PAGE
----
Weekend Digest for IFAs & Financial Planners (27th & 28th Oct)

In this installment of Weekend Digest, we cut through the maze to give you a summary of the interesting stuff so far this week. Click on the title to read the article in full (opens new window).  So here goes.


Advice Proposition  That Aren’t Really Advice Preposition

 In this blog, Aussie Consultant Jim Stackpool makes an important point about advisers who are converting into a fee-for-service without actually changing their core client proposition.  He likens them to dodgy renovators; they might get away with it but not for long. ‘Hidden underlying cracks, decay and potential structural weaknesses won’t withstand the rigorous tests of time, weather and knocks.’ Stackpool noted.

He asserts that advisers will ‘have tough conversations with clients if they try to masquerade a product-based proposition as a valuable service-based proposition’

Stackpool identifies 3 models that won’t cut it in the ‘service-for-fee’ world….

  • Cheapers: This ‘we-are-saving-you-money-compared-to-someone-else’ proposition isn’t a fee-for-service proposition and puts an adviser’s future at the mercy of someone else’s pricing.
  • Cost savers: This is a proposition based around “we saved them £20,000 in tax, so we could justify our £5,000 fee!” or “our investments made them £80,000 in just one year, so they could see the value in our £7,000 fee!”   Sounds good? Well, the problem is ‘how do you justify your fee in the years that they withdraw funds from your platforms…., or the market sinks, or their tax bill or insurance underwriting cost increases?’
  • On demand: We’re here whenever you need us” isn’t a service proposition.


Stackpool recommended that a service proposition should be based client’s financial complexities. Whether it’s due to their lack of time, experience, expertise, objectivity, desire, ability, or knowledge, they realise that they can’t solve their financial complexities themselves.

This brings to mind an earlier article in Citywire this week, in which Dennis Hall of Yellowtail said he is focusing his service proposition around widows and couples with terminal illnesses.  This ultra-niche approach is a great example of service propositions based around client’s financial complexity and goes against the grain of traditional growth model in financial service of selling more services to more people. Instead, Dennis’ plan is to narrow down the focus. ‘I don’t want to be all things to all people, and would rather be highly visible to our intended market and invisible to everyone else’ he says. Lots of wisdom in that!


What is a Platform Anyway?

Ask a platform-man and he’ll tell you that platforms are the life-blood of an IFA practice; without which an adviser can’t really function in the 21st century. Makes you wonder how advisers coped before platforms turned up, doesn’t it? So, what do advisers think? What is a platform anyway?

According to this survey by Platforum, about half of advisers believe that a platform is a business partner for an IFA to run his/her firm –  ‘it’s a service.’   However, a quarter of IFAs thinks it’s a technology and a delivery mechanism – simple ‘a bit of kit.’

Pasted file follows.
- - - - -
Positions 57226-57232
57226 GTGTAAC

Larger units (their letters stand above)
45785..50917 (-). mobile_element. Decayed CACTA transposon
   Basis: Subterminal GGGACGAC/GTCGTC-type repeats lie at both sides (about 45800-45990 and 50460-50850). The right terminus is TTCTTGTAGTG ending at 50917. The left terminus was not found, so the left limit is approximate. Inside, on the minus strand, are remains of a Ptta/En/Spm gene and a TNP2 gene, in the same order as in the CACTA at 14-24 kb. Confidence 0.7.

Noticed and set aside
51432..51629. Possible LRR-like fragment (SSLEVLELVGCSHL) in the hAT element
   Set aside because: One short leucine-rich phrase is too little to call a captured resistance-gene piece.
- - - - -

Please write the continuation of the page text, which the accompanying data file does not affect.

This might just be a problem with English Language but if a platform is a service, then one might ask: a service for who? For the client or for the adviser? Well a clue might lie in the question on who should pay for platforms. It’s a close call between those who think the adviser should pay (46.2%) and those who think the client should (41.2%).

While a quarter of respondent believe that managing their own investment proposition in-house is the best way to deliver a good client outcome, a huge majority ( 66.1%) say IFAs should focus on giving advice but shouldn’t touch investment management with a barge pole. Perhaps I should consider setting up shop as a DFM or Multi-manager then? Business would be good for those lot come 2013.

Guess what the biggest concerns for IFAs in 2013 are?  ………………………..    and ………………………… Yes, you’re right!


Is Your Bread and Butter Under Threat?

Standard Life has written to advisers warning that their bread and butter, aka ‘existing trail’ might be at risk, unless they get signed client agreements for ALL legacy incomes. 

 “Regardless of how your existing remuneration was described or funded, your existing revenue is at risk from the FSA’s legacy business rules until you have the appropriate client agreement and disclosure in place and can confirm this to the provider facilitating this arrangement” the letter says.

Oh dear, we were hoping we can delay those ‘advice events’ for later when everybody has a better idea of what they’re doing but looks like it’s going to need to happen sooner rather than later.

But is this a genuine warning by a concerned provider or a scaremongering attempt by a lifeco/platform with vested interest to drum up business, presumably from some of its competitors who aren’t ready to support AC yet? You guess is as good as mine!


Adviser Charging: It’s Not Rocket Science, It’s Harder

This week has been dominated by  hoo-hahs on Adviser Charging, following letters from Canary Wharf to Compliance Officers of platforms. Suddenly many ‘RDR-ready’ advisers aren’t so sure they are anymore. One adviser  said ‘may be we should all re-train and become electricians or plumbers.’

Here’s a summary….Brace yourself!






Abraham Okusanya
Abraham is the founder of FinalytiQ, a research consultancy for platforms, asset managers, and advisory firms. Recognised as one of the country’s leading experts in retirement income, platforms and investment propositions, Abraham has authored several papers on these subjects and delivered talks to the Personal Finance Society, The FCA and several conferences across the country.

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